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Cheap carbon and biodiversity co-benefits from forest regeneration in a hotspot of endemism


Climate change and biodiversity loss can be addressed simultaneously by well-planned conservation policies, but this requires information on the alignment of co-benefits under different management actions1,2,3. One option is to allow forests to naturally regenerate on marginal agricultural land: a key question is whether this approach will deliver environmental co-benefits in an economically viable manner4,5,6,7. Here we report on a survey of carbon stocks, biodiversity and economic values from one of the world’s most endemic-rich and threatened ecosystems: the western Andes of Colombia. We show that naturally regenerating secondary forests accumulate significant carbon stocks within 30 years, and support biodiverse communities including many species at risk of extinction. Cattle farming, the principal land use in the region, provides minimal economic returns to local communities, making forest regeneration a viable option despite weak global carbon markets. Efforts to promote natural forest regeneration in the tropical Andes could therefore provide globally significant carbon and biodiversity co-benefits at minimal cost.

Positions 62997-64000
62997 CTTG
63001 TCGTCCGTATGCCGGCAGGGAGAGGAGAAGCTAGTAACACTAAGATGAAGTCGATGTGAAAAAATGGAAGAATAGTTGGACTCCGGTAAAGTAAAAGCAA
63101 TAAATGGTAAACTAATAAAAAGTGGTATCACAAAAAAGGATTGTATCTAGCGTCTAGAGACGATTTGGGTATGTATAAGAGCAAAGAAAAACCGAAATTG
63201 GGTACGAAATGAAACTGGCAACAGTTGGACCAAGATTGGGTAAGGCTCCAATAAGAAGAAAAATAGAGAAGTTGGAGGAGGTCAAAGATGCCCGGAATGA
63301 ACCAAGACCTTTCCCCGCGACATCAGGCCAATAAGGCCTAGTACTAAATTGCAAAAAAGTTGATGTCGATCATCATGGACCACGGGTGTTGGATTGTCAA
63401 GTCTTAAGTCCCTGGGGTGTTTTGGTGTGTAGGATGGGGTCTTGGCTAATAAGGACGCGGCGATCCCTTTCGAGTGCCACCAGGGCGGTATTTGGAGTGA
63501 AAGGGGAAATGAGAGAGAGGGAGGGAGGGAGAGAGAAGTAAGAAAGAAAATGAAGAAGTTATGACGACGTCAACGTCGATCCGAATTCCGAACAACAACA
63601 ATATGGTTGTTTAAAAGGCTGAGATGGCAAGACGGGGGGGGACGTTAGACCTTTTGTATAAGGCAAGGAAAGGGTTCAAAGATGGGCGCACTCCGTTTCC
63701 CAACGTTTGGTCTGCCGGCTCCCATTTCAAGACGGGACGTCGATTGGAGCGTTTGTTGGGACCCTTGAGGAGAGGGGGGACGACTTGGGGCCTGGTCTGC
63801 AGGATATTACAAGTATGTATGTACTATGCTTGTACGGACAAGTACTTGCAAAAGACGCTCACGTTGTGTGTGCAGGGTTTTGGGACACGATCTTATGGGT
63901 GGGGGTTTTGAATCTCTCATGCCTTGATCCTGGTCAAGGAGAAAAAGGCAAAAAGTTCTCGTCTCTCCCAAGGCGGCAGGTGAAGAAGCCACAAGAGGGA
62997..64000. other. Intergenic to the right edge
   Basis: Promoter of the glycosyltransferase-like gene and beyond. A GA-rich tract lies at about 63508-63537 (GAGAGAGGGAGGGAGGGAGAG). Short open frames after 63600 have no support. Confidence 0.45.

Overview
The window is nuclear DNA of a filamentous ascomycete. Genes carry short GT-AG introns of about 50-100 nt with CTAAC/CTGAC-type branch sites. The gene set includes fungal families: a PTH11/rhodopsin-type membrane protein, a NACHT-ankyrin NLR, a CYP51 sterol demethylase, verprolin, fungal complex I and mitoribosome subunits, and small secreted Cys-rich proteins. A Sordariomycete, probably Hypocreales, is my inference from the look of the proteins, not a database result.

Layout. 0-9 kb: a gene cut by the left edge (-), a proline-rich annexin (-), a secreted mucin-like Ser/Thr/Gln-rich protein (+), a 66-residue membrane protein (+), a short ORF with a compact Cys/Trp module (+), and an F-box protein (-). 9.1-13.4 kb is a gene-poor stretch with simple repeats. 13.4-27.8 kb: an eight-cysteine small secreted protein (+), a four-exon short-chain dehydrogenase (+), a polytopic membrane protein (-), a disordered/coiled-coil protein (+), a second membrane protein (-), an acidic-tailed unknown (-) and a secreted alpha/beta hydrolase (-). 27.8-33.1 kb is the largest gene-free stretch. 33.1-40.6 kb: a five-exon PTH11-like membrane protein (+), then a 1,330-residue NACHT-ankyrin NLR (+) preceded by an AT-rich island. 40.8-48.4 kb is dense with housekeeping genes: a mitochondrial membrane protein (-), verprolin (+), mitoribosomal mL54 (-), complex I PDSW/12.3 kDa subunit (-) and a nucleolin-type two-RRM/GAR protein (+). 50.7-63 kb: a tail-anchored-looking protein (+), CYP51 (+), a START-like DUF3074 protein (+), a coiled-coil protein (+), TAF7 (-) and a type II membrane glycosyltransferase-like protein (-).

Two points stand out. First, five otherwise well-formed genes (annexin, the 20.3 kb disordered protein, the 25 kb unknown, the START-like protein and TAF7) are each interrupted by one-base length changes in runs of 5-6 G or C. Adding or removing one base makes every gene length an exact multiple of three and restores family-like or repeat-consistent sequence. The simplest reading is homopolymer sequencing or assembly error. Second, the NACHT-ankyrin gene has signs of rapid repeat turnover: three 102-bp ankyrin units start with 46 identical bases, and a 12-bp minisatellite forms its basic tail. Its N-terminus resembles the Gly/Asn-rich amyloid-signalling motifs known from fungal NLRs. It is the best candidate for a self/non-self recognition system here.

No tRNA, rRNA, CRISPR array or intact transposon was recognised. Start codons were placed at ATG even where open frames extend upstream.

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Figure 1: Carbon accumulation and the cost of forest regeneration on cattle pasture in the Colombian Andes.
Figure 2: Biodiversity in cattle pastures and secondary forests of the Colombian Andes relative to primary forest.

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We thank F. Forero, J. S. Cardenas, A. Gonzalez and other staff at the Instituto de Investigación de Recursos Biológicos Alexander von Humboldt for field support, and Fundación Colibri, Fundación ProAves and L. Tapasco for access permissions. We thank Y. Tapasco, O. Cortes, F. Prada, G. Suarez and many local guides for fieldwork. Funding was provided to T. Haugaasen and D. Edwards by the Research Council of Norway, grant number 208836. Specimens were deposited at the Instituto Alexander von Humboldt Collections, Colombia (Permit Number 1579). This is publication #2 of the Biodiversity, Agriculture and Conservation in Colombia (BACC) project.

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D.P.E., T.H. and J.J.G. conceived the study. D.P.E., J.J.G., F.A.E., P.W., C.W. and C.A.M.U. collected data. J.J.G. analysed the data and wrote the first draft. All authors contributed substantially to revisions.

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Correspondence to James J. Gilroy or David P. Edwards.

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The authors declare no competing financial interests.

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Gilroy, J., Woodcock, P., Edwards, F. et al. Cheap carbon and biodiversity co-benefits from forest regeneration in a hotspot of endemism. Nature Clim Change 4, 503–507 (2014).

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